Firstly, hooking up the things to an RB is your choice between the new age remotes and the long cables. Not sure if anybody would have much to add there. You can always just go a cable until you decide you may want the fancy cordless triggers later.

Secondly, get a decent light meter. Your choice. I use an older minolta autometer IVf, its fine (does cord and non-chord as well as ambient and reflected with the accessory piece)

I've only ever used hot light in reasonably large studio's. If they got too warm, we'd put on a fan. But I only used them seldomly and only for product/set up (non-people related) shots. You can get soft boxes and other light shaping accessories made to cope with the more intense heat from them from various manufacturers. Comparing that to strobes, well... it depends on what you want out of it.

Im going to eventually buy my own strobes too. Depending what you need them to do, there's a reasonably vast array from any of the big names (broncolor/bowens/elinchrom) to others. Wether you can get by with a small entry level kit is very dependant on what you need it to do. You never mentioned what specifically you need it for. If your doing small sets in a studio, you may not need a million jules from the big dollar manufactures. But then if your taking them on location doing reasonably large fashion sets, you'll need battery packs etc etc all adding dearly to cost. And not to mention the choice between mono lights and generators which can be vastly different in cost too. I'd suggest starting with mono lights, wether you need the battery pack (could add like a grand to price) is depending on the above.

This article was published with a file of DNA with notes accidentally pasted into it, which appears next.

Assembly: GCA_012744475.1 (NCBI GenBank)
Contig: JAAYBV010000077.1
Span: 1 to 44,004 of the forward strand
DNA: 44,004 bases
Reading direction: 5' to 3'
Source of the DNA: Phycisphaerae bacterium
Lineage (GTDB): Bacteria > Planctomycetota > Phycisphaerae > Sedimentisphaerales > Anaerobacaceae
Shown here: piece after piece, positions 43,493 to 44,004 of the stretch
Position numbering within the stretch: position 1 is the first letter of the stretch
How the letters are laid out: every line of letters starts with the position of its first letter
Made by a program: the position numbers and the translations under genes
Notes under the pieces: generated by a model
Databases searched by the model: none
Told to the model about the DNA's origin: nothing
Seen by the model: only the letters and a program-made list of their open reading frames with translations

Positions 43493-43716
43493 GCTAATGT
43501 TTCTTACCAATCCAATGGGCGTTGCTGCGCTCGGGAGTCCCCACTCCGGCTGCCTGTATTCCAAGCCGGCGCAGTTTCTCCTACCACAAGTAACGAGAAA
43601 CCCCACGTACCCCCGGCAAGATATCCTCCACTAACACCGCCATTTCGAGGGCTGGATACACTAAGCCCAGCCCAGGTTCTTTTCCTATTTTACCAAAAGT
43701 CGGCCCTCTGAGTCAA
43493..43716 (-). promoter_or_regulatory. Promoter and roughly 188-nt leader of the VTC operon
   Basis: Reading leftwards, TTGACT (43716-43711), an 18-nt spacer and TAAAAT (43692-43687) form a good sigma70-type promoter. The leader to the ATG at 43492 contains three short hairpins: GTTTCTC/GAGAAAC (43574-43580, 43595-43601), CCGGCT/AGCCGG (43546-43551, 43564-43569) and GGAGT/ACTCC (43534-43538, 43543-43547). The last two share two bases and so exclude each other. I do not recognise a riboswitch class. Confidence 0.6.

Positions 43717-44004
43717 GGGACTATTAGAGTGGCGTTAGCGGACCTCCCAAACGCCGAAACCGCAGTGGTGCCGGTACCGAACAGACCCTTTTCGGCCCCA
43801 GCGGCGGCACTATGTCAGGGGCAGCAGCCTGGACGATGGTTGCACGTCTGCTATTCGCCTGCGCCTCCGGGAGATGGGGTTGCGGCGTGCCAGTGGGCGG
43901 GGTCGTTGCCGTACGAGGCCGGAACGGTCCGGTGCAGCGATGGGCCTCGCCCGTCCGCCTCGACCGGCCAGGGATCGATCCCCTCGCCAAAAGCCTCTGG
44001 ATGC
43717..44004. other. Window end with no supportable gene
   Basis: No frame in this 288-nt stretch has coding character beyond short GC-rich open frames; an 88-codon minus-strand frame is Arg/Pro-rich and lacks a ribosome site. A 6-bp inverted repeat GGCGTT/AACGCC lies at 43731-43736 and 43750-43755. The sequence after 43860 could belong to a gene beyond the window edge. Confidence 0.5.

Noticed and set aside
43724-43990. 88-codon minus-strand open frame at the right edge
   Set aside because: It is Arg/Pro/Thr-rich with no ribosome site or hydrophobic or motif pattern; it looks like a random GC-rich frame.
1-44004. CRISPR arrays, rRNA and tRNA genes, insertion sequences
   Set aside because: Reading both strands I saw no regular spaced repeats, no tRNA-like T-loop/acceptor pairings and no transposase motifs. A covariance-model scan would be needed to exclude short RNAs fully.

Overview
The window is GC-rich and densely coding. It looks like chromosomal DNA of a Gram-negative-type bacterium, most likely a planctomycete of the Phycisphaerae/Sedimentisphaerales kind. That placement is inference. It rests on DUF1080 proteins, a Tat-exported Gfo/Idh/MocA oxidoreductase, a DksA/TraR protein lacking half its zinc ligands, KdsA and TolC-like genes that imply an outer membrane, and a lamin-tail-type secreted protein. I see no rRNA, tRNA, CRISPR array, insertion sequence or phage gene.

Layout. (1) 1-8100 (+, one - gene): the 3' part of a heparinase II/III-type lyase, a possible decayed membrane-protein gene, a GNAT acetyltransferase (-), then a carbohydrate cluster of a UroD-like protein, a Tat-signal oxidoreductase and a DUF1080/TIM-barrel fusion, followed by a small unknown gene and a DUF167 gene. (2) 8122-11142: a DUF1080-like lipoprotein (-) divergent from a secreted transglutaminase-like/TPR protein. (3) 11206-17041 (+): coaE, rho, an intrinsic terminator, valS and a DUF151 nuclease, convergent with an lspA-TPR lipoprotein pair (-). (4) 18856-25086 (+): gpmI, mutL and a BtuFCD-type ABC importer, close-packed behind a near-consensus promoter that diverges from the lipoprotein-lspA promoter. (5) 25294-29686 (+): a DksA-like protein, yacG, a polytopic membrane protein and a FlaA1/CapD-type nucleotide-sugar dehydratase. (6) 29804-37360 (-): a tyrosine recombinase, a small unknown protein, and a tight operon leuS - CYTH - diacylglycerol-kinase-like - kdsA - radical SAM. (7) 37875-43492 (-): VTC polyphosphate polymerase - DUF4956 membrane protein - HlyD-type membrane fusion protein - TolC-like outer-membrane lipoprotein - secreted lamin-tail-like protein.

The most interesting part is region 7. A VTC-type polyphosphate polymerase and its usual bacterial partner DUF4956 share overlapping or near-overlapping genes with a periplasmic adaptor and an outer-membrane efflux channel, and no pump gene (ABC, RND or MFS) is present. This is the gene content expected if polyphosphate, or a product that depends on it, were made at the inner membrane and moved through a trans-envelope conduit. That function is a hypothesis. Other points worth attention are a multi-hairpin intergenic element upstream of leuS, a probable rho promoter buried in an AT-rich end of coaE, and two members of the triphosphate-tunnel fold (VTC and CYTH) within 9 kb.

Bowens have good priced starter kits with their mono lights. If your like me though, the added cost of the battery for location is essential. But you can't go wrong. Go have a look around around the bowens site for example. Depending what's available in your area, you may have more choices, but as a side comment, I'd suggest buying from a company with good product support if your about to spend some good dollars on equipment.

Studio lights rule. There's no going back. You could even hire some for a day/weekend to come to terms with them first too. I hope that helped... a tiny bit. Im sure other's will have many other things to suggest.